New treatment strategy for muscular dystrophy sound in preclinical phase.
The muscular dystrophies are a group of muscle wasting disorders characterized by progressive weakening and degeneration of striated muscle. The most common form is Duchenne muscular dystrophy (DMD), an X-linked disorder caused by genetic disruption of dystrophin that affects 1 in 3,500–5,000 males. DMD results from disruption of the dystrophin–glycoprotein complex (DGC), a structure that spans the sarcolemma and forms a mechanical linkage between the cytoskeleton and the extracellular matrix via the association of the dystrophin molecule.
When dystrophin is missing from the muscle cell, the function of another protein, known as nNOS, is impaired, resulting in decreased blood flow to the muscles and exaggerated fatigue after exercise. Therefore, manipulating proteins in the body to compensate for the lack of dystrophin is one of many strategies being investigated to halt or reverse the muscle damage caused by DMD. Now, a study from researchers at the University of Michigan has identified a new way of triggering the instructions normally given by the muscle protein dystrophin. The team state that their findings may lead to new therapeutic strategy for patients with Duchene muscular dystrophy which is caused by a lack of dystrophin. The opensource study is published in the journal PNAS.
Previous studies show that in healthy skeletal muscle, neuronal nitric oxide synthase (nNOS) binds to a dystrophin complex. During muscle contraction, nitric oxide (NO) produced from nNOS is thought to signal to arterioles that supply the skeletal muscle with blood, thereby counteracting vasoconstriction induced by exercise. In DMD, genetic loss of dystrophin results in secondary mislocalization of nNOS and impaired muscle NO production is observed. Disrupted muscle NO signaling impairs muscle blood flow regulation in dystrophin-deficient mice and results in markedly exaggerated fatigue after exercise. In addition to weakness of the skeletal muscles, cardiac muscle cells can also weaken and die, preventing the heart from pumping blood efficiently. Dilated cardiomyopathy is a leading cause of death for those with DMD. Therefore, the current study used isolated heart cells from dystrophin-deficient mice to explain this debilitating protein malfunction and a potential way to bypass it.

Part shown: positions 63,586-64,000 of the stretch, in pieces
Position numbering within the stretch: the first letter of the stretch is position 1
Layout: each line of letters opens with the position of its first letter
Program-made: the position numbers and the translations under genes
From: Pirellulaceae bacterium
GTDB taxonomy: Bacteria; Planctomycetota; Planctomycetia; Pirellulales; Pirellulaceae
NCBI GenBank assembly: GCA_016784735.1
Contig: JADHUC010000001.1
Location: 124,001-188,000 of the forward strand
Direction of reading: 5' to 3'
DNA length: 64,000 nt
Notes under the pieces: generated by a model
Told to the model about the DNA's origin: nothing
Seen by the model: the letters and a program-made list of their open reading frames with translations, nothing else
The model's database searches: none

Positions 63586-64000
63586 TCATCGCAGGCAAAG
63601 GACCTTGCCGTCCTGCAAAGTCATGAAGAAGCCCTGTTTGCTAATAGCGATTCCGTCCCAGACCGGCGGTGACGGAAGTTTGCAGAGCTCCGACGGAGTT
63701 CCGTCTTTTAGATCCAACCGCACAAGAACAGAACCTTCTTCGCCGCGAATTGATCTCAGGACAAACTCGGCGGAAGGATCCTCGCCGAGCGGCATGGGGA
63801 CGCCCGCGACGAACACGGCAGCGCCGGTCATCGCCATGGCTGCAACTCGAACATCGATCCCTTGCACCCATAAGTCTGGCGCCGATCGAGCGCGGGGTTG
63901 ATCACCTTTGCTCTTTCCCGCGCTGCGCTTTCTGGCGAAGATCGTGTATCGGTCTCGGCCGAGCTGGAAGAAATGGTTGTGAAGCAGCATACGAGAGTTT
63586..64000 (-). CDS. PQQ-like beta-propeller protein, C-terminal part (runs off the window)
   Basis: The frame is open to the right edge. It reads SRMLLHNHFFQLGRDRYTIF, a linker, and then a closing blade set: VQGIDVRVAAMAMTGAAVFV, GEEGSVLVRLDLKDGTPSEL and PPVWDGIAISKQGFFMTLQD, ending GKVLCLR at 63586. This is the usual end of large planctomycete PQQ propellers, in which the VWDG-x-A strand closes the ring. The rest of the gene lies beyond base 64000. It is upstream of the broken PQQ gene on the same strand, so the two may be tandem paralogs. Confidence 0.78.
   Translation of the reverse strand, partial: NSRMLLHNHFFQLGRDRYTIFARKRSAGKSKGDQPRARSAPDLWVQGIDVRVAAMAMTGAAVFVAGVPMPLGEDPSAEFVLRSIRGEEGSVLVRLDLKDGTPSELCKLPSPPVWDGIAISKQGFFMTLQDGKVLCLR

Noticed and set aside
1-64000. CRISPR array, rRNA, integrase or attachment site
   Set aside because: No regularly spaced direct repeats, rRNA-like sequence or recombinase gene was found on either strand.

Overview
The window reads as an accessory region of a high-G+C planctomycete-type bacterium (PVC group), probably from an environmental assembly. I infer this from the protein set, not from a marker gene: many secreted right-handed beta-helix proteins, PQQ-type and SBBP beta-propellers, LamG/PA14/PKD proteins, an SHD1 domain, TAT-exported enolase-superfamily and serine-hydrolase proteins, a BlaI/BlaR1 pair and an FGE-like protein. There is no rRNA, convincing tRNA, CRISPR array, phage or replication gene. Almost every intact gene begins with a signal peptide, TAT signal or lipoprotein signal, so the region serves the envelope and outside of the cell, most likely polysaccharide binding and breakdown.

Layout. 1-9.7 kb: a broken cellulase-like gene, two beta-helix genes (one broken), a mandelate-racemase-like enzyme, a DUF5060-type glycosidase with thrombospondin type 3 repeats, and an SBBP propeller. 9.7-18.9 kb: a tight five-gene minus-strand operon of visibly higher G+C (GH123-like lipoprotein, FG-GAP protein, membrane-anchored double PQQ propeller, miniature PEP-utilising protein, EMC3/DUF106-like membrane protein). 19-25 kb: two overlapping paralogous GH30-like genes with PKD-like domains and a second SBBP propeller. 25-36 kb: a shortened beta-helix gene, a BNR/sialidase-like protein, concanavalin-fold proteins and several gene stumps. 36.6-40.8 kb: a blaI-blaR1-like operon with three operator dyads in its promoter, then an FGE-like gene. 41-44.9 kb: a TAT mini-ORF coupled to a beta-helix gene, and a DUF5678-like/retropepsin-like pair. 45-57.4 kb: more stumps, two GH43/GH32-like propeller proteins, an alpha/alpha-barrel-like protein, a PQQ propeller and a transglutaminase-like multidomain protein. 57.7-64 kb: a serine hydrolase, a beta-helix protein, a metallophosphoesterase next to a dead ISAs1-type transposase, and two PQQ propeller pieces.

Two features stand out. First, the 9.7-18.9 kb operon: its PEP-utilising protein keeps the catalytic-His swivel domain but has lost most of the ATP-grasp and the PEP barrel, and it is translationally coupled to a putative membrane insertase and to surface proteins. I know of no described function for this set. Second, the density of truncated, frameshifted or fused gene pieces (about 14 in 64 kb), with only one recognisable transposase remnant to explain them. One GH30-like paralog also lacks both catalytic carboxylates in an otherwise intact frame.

The current study shows that AMPK signaling may be one of the links between the loss of dystrophin and the impaired nNOS function that is seen in muscular dystrophy. The lab explain that AMPK, or AMP-activated protein kinase, coordinates cellular energy-use. They go on to add that AMPK normally helps to turn on nNOS function in muscle cells, for instance when a person exercises, and when dystrophin is lost, AMPK does not turn on appropriately.
Results show that once AMPK is activated, the nNOS activity that is reduced in muscular dystrophy is restored. Data findings show that the drug worked by bypassing the defective steps in the protein complex pathway and the treatment tested corrected the signaling pathway that is disrupted in muscular dystrophy at an earlier step than has been shown previously. The lab note that they activated AMPK signaling with drugs that have been used medically to protect heart tissue during surgery and in sports to enhance performance because of its blood flow boosting abilities.
The team surmise that their study is an important first step in showing that manipulating AMPK-nNOS signaling has the potential to help muscle function in muscular dystrophy. For the future, the researchers state that more research is needed to determine if the process could be effective in humans.